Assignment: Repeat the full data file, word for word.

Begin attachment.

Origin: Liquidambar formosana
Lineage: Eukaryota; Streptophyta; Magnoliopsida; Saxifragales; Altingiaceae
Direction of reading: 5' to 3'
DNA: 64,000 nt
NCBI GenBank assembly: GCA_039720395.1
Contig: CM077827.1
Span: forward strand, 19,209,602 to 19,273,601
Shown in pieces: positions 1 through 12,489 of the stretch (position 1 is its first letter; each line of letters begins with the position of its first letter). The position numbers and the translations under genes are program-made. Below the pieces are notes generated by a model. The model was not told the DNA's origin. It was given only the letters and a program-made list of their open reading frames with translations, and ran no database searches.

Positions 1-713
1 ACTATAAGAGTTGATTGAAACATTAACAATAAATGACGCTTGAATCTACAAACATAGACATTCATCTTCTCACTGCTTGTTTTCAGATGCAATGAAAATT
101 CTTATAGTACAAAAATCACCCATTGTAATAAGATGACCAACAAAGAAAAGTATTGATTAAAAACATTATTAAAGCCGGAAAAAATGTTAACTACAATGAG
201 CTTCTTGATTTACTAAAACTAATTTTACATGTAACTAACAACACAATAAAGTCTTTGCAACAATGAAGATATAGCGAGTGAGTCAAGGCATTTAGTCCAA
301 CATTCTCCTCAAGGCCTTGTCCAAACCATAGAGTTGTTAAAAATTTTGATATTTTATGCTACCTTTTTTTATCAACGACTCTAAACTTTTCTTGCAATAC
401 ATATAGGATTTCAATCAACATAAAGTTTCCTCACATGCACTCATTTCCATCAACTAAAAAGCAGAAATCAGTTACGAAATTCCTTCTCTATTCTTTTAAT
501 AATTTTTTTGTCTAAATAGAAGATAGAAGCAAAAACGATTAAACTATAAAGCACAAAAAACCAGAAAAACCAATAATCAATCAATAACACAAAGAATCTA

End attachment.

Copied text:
Origin: Liquidambar formosana
Lineage: Eukaryota; Streptophyta; Magnoliopsida; Saxifragales; Altingiaceae
Direction of reading: 5' to 3'
DNA: 64,000 nt
NCBI GenBank assembly: GCA_039720395.1
Contig: CM077827.1
Span: forward strand, 19,209,602 to 19,273,601
Shown in pieces: positions 1 through 12,489 of the stretch (position 1 is its first letter; each line of letters begins with the position of its first letter). The position numbers and the translations under genes are program-made. Below the pieces are notes generated by a model. The model was not told the DNA's origin. It was given only the letters and a program-made list of their open reading frames with translations, and ran no database searches.

Positions 1-713
1 ACTATAAGAGTTGATTGAAACATTAACAATAAATGACGCTTGAATCTACAAACATAGACATTCATCTTCTCACTGCTTGTTTTCAGATGCAATGAAAATT
101 CTTATAGTACAAAAATCACCCATTGTAATAAGATGACCAACAAAGAAAAGTATTGATTAAAAACATTATTAAAGCCGGAAAAAATGTTAACTACAATGAG
201 CTTCTTGATTTACTAAAACTAATTTTACATGTAACTAACAACACAATAAAGTCTTTGCAACAATGAAGATATAGCGAGTGAGTCAAGGCATTTAGTCCAA
301 CATTCTCCTCAAGGCCTTGTCCAAACCATAGAGTTGTTAAAAATTTTGATATTTTATGCTACCTTTTTTTATCAACGACTCTAAACTTTTCTTGCAATAC
401 ATATAGGATTTCAATCAACATAAAGTTTCCTCACATGCACTCATTTCCATCAACTAAAAAGCAGAAATCAGTTACGAAATTCCTTCTCTATTCTTTTAAT
501 AATTTTTTTGTCTAAATAGAAGATAGAAGCAAAAACGATTAAACTATAAAGCACAAAAAACCAGAAAAACCAATAATCAATCAATAACACAAAGAATCTA